Join Josh's Newsletter and receive an exclusive audio book! Exclusive audio offer!

The pacing was great, the characters were wonderfully, beautifully flawed, and the storyline was creepy enough to keep you on the edge of your seat.

M-M Fiction Reviews
In a dark, dark wood there was a dark, dark house…
Camping in the Jersey Pine Barrens may literally turn out to be a first date from hell for travel writer Tim and the cute cop who persuades him to revisit a past that Tim has done his best to forget.

“We’re lost.”

Luke came up behind me. I pointed, hand shaking, at the cross carved into the white bark of the tree.

“We’re going in goddamned circles!”

He was silent. Beneath the drone of insects I could hear the even tenor of his breathing although we’d hiked a good nine miles already that autumn afternoon — and no end to it in sight. My head ached and I had a stitch in my side like someone was jabbing me with a hot poker.

I lowered my pack to the ground, lowered myself to a fallen tree — this time not bothering to check for ant nests or coiled rattlers — put my face in my hands and lost it. I mean, lost it. Tears… oh, yeah. Shoulders shaking, shuddering sobs. I didn’t even care anymore what he thought.

“Tim…” He dropped his pack too, sat down next to me on the log. He sounded sort of at a loss. After a minute he patted my shoulder. Awkwardly.

I turned away from him and tried to wipe my face on my shirt sleeve.

Feeling him fumbling around with his pack, I watched him through stiff wet lashes. He pulled out his canteen, unscrewed the top and offered it to me.

I took the canteen, swallowed the warm stale water, handed it back. Wiped my face again. Perfect. My nose was running. Not that it mattered. It’s not like I had a shred of dignity left.

First dates. You’ve got to love ‘em.

But I mean, what kind of fucking sadist chooses camping for a first date?

Fast forward to the end of this one: we’d shake hands at my Brownstone door –assuming we got out of this field trip into Hell alive — and he’d promise to call, and with equal insincerity I’d say I looked forward to it.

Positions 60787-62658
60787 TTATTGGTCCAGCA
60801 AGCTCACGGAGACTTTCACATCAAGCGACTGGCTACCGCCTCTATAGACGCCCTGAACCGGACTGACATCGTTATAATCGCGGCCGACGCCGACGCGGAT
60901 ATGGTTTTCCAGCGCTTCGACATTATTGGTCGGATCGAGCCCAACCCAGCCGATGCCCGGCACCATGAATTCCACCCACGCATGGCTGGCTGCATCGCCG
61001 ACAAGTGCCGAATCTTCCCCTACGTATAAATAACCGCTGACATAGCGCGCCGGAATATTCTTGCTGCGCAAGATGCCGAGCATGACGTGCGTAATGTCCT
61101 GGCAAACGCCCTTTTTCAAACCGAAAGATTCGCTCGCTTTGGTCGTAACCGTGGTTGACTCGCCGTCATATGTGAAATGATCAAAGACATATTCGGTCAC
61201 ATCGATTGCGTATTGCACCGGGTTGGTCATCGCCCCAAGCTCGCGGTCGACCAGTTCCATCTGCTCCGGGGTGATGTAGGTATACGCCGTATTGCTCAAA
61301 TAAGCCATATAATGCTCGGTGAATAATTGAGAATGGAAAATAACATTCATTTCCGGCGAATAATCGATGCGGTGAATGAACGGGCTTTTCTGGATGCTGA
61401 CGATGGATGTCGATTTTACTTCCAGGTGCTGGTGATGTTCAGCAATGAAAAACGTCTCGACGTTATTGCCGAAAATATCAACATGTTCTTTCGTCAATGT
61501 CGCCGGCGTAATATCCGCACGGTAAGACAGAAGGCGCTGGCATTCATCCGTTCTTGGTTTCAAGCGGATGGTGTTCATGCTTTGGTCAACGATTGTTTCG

I’d never see him again — and that was the only bright side to this whole — literally — walking nightmare.

Luke pulled a cloth out of his pack and wet it with the canteen.

“Here, look at me.”

I looked at him. He wiped my face with the wet cloth, shocking me into immobility. His own face was serious, his hazel eyes studied me. I closed my eyes and he gently swiped my eyelids, washing away the sweat and tears.


I lifted my lashes, got my lips steady enough to form words. “Oh, sure. Great.”

“I thought you were a travel writer?”

“I’m not an explorer! I write about comfortable hotels with clean sheets and hot water. My idea of roughing it is a two star restaurant!”

The corner of his mouth tugged as though, against his will, he found this just a little bit comical. What the hell could be funny about any of this?

“Listen, we’re not lost.”

I opened my mouth and he said, “I don’t mean I know where we are. But I can get us out of here, if that’s what you want. I’ve got a compass and we can start walking east and be back to civilization within a few hours.”

I swallowed hard. First off, there was no place in New Jersey that even remotely qualified as “civilization,” but that was beside the point.

Luke said, “And, for the record, we’re not going in circles. Look again at that carving on the tree. It’s not a fresh cut. Look at the edges. They curl, but they’re worn. It’s not your mark. At least, it’s not the mark you made today.”

I blinked at him stupidly.

He said, “I think it’s your mark from twelve years ago.”